Student activists still cannot go beyond their own comfort zones to build a larger network to bring about changes in Thai society, says political activist Sirawith “Ja New” Seritiwat. Student movements will have no impact until they can inspire people to come out.
Sirawith is an anti-government activist who was attacked many times under the junta government, none were brought to justice. He was active long before political activism became mainstream.
On 14 July, Prachatai English interviewed Sirawith on his perspective on the student movement in the current political atmosphere. Sirawith pointed out the flaws of the student groups.
Big picture and shared mission are missing
As a former political activist, Sirawith said he believes that it is nearly impossible to see another event led by university students like 14 October 1973 in the near future. There are many active student groups that claim to be a union, a federation or a centre of all university students who share the same beliefs, but Sirawith said none of them have succeeded in creating a network that shares the same overall agenda.
In terms of quantity and quality, Sirawith said student groups that claimed to be unions of all students fail to bring out a large number of people to participate at events. When they claim to be big groups but the turnouts were small and the events had no impact, Sirawith said it is disappointing.
Each group seeks media coverage under their own names, not as a university student network as a whole because they have different agendas, Sirawith explained. He admitted that during his time he too was not able to gather a large group of students with a clear agenda and inspire the public to join.
The former activist said there are internal problems within each group that the public might not know of. Sirawith elaborated that each person does not want others to be outstanding; the outstanding ones would be pulled down. Sirawith believes ego plays a big part in this problem.
“At the end, in past events, we criticized the older groups but we sometimes can’t move forward,” Sirawith said.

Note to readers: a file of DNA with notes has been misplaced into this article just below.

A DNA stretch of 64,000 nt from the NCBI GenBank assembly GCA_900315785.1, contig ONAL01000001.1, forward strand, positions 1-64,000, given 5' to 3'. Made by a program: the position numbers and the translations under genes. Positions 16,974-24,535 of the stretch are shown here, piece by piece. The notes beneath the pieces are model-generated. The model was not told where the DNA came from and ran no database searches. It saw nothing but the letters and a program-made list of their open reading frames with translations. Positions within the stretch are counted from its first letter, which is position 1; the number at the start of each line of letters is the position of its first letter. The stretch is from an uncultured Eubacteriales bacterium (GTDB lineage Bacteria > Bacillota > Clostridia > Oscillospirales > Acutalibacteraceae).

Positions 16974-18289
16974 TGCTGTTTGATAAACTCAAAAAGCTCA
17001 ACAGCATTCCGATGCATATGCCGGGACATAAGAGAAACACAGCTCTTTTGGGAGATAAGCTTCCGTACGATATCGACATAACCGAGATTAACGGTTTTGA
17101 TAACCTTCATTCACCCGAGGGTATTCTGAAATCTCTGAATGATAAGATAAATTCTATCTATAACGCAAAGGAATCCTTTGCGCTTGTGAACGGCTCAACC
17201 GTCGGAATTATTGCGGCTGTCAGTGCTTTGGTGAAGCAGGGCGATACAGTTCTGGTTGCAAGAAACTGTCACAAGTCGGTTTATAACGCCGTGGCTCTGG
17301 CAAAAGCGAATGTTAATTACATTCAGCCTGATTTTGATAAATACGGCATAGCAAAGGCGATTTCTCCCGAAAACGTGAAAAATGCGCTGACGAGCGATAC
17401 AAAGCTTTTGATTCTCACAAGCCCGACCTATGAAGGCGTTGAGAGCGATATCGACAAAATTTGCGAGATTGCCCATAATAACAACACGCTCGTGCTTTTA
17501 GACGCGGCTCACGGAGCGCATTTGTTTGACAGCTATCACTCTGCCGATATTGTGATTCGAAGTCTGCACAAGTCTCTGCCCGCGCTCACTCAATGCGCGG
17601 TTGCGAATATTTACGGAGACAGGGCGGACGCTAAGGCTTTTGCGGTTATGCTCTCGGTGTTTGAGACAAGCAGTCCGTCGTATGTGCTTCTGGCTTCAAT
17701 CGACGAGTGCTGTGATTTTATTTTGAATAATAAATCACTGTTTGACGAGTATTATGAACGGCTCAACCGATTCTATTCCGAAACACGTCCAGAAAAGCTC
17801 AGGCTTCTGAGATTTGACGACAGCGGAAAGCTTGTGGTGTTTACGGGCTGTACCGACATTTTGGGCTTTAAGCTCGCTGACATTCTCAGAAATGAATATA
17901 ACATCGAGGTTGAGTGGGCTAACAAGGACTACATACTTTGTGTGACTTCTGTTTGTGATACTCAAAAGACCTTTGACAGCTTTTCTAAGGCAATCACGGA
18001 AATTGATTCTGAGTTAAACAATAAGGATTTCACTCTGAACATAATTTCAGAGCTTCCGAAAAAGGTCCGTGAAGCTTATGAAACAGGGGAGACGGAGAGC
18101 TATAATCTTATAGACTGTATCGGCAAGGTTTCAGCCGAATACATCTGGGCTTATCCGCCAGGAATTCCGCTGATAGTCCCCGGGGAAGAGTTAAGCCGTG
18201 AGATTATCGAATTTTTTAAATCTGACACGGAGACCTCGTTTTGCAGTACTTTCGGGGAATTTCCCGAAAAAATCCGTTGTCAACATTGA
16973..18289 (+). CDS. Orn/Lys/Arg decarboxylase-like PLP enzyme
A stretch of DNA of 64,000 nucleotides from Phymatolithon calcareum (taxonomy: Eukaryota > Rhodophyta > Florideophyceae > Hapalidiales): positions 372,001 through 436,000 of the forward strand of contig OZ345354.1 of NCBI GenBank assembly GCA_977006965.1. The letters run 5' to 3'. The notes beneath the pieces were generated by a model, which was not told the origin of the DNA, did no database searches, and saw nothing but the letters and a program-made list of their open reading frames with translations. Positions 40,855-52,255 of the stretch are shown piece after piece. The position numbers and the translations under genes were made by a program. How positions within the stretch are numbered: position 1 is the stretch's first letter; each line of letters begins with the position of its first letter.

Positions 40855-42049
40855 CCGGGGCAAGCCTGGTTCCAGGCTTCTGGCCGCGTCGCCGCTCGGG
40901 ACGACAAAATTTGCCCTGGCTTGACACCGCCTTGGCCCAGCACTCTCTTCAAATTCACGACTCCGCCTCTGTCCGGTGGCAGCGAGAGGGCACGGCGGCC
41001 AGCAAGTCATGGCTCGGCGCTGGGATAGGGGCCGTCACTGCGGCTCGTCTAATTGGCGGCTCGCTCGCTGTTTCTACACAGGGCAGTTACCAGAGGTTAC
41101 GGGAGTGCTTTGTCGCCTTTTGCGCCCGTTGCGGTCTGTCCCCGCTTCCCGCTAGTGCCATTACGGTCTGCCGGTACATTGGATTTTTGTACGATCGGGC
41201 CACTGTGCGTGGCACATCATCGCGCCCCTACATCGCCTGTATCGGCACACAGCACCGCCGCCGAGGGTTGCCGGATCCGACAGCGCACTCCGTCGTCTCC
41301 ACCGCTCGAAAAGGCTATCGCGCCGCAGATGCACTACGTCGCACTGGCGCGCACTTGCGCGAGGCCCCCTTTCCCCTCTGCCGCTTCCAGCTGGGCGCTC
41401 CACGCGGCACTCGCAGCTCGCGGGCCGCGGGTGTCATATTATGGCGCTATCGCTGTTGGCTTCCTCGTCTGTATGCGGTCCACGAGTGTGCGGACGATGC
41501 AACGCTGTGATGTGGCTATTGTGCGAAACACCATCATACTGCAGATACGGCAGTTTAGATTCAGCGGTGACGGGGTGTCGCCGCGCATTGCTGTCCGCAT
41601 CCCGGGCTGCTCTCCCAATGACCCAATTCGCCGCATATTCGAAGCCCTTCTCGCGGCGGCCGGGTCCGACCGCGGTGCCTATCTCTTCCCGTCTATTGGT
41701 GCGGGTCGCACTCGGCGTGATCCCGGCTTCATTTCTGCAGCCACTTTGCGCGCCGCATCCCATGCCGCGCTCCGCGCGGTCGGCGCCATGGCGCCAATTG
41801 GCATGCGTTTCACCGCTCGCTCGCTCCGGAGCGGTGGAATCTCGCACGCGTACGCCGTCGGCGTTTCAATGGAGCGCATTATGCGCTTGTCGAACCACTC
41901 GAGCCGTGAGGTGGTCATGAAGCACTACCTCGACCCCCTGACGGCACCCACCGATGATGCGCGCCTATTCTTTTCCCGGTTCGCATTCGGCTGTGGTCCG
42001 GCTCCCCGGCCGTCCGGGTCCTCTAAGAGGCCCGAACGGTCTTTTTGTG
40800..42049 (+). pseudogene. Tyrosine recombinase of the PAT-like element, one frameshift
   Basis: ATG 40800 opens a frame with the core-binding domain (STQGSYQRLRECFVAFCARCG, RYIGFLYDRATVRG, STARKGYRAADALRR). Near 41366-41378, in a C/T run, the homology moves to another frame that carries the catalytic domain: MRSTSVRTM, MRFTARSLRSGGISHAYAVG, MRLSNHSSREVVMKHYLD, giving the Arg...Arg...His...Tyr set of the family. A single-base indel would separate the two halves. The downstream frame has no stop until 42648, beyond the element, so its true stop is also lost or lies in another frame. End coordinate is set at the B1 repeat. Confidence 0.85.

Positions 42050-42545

Protestors turning on the flashlight on their phones (top) and holding their hands up in the three-finger 'Hunger Games' salute (bottom) towards the Democracy Monument on 18 July.
When student activists said they are looking for shared political beliefs, Sirawith said they are actually focusing more on each other’s flaws.
Sirawith said politics is about compromise, building networks and finding common ground. He suggested student activists go beyond looking for each other’s flaws and start building a strong network in order to bring about change.
Back in February after the dissolution of the Future Forward Party, university students nationwide came out for weeks to protest it. But the protests only happened on-campus.
Sirawith said it was an impressive movement which he had not been able to achieve when he was an activist, but he said it should have expanded beyond just flash mobs within their own universities. When an outsider looked in, they would not see any clear purpose of the demonstrations as there had not been any advance in the demonstrations in two weeks. The advance he mentioned was, for example, students from every university coming out to protest at once outside their campuses.
Sirawith said it was like that because students were in their comfort zone of each university. He understood that one of the reasons might be because the Public Assembly Act is not enforced on university campuses, but he said that is as if the students have been cornered into spaces prepared by the other side so the authorities do not have to worry about them.